After two weeks, you will start to see little blossoms in your cuttings, assuming you have done everything correctly. Continue the flowering process further, and you will soon be able to distinguish between your male and female plants. Dispose of the male plants, unless you need them for seeding, and transplant the female ones.
After less than one week after the transplant, your plants will go back to their vegetative growth, assuming you are able to provide them with thirteen hours or more of sunlight. If you are not seeing any results, try exposing them to light for 48 straight hours or more, and then you can allow them to go outside (if growing outdoors) where they will sync with the normal, seasonal patterns of light.
There are numerous ways to clone cannabis plants once you have your cuttings. In fact, you can root your cuttings in Rockwool, peat moss, soil or even water. Choose the method that works best for you. Below are examples of how to root in Rockwool, soil or water. If you choose to use peat moss, follow the instructions on the packaging.
Whether you choose to clone feminized or autoflowering strains, you can buy seeds of your choice from my wide seed selection.
Making clones in Rockwool
Start with healthy cuttings from healthy cannabis plants. Make sure to clip off most of the leaves but leave the top ones intact. Dip each cutting in rooting gel or powder and then place it in a Rockwool cube under a CFL light.
The ideal temperature is around 72-75*F (22-24*C) and humidity over 90%. The roots should start showing up in 8-12 days. Make sure to soak the rock wool cubes in pH 5.5 water for a few hours.
Making clones in soil
Potting soil is a simple method for rooting clones. For this method, trim away any mature leaves that are on the stalk, then wet the sliced bottom of the stalk and dip it into rooting gel or powder. Right after that, stick the plant into the saturated potting soil under CFL lights, where it should remain while roots are forming.
Making clones in water
Plain water can also work to start your cuttings. Remove mature leaves and locate a container of some sort. A 16 ounces plastic bottle is best since it has a narrow neck that will be helpful in holding the plant up. Fill your container with water that has some plant food in it.
Submerge the stalks of your plants into this water and leave them there, mixing things up every couple days to make sure algae doesn’t grow too much. If you do discover an algae problem, you can change the water. Algae can easily clog your roots and cause the clones not to grow properly. You can prevent this by using a dark container because this will block algae from growing.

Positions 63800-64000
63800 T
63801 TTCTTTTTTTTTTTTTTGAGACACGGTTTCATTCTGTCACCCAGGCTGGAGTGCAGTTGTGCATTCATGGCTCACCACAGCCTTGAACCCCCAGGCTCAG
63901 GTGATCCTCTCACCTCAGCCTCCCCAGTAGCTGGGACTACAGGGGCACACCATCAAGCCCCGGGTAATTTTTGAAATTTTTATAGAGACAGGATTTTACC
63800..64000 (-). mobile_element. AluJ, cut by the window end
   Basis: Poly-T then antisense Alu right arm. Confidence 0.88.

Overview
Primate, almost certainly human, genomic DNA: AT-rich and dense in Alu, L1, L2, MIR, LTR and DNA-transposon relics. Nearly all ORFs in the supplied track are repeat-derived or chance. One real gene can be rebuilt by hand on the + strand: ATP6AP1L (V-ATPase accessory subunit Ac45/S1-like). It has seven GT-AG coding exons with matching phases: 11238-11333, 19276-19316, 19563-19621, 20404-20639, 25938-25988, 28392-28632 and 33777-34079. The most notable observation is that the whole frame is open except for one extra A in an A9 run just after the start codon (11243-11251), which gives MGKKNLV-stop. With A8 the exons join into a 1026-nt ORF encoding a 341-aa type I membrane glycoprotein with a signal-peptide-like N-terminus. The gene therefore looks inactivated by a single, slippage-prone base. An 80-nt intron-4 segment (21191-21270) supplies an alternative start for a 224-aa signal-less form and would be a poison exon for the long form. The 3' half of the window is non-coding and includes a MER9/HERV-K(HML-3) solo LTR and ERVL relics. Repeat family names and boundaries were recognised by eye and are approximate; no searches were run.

Keep sunlight indirect or less intense than normal until new leaves are growing at the top. This new leaf growth usually happens at the same time as root growth. You should soon have a nice ball of roots as a sign that it’s time for a transplant.
How to make your clones root faster
Marijuana cuttings will naturally root rather quickly if they are kept in perfect condition and are prepared correctly. Until they form roots, however, their ability to obtain and maintain water is limited. To avoid a water shortage (a cause of wilting and, ultimately, death), you need to trim your plants well.
A rooting machine is the best way to root cuttings, although it can be done by hand as explained above. Ideally, you should use Rockwool, oasis cubes, planting mix or some other sterile soil. Water is appropriate only if you are cloning a few plants.
To keep conditions sterile, boost the amount of oxygen in the water, and encourage rooting, make a solution of one part hydrogen peroxide (3%) and 5 parts water. Give the cutting 10 Watts of cold, white fluorescent light per square foot. Keep the clones in a location where the humidity is at least 65% or more. If you use a cover to make sure the humidity is just right, be sure to take it off once 5 or 6 days have passed. Even after you take the covers down, continue to keep the humidity high.
After about 5 days give it a dose of flowering formula fertilizer at 25% potency. Raise the strength of the light to 20 Watts per square foot. For the next 10 days increase the strength of the nutrients by mixing in a little grow formula. From the time you started to the time you are done, it should take about 2 weeks to see roots.
Caring for your baby clones
While your cuttings are attempting to grow their roots, they need careful attention, and you may need to make a few adjustments to your setup. Their growing environment should be a bit warmer than the standard grow room. A temperature of between 72- and 77-degrees Fahrenheit is ideal.
You’ll also want to change how you water. You’ll need to spray your cuttings with water several times a day. Since cuttings don’t have roots yet, watering the soil around them will not do any good. They absorb water and nutrients through their leaves. It is okay to use a mild nutrient solution by mixing it in with the watering spray.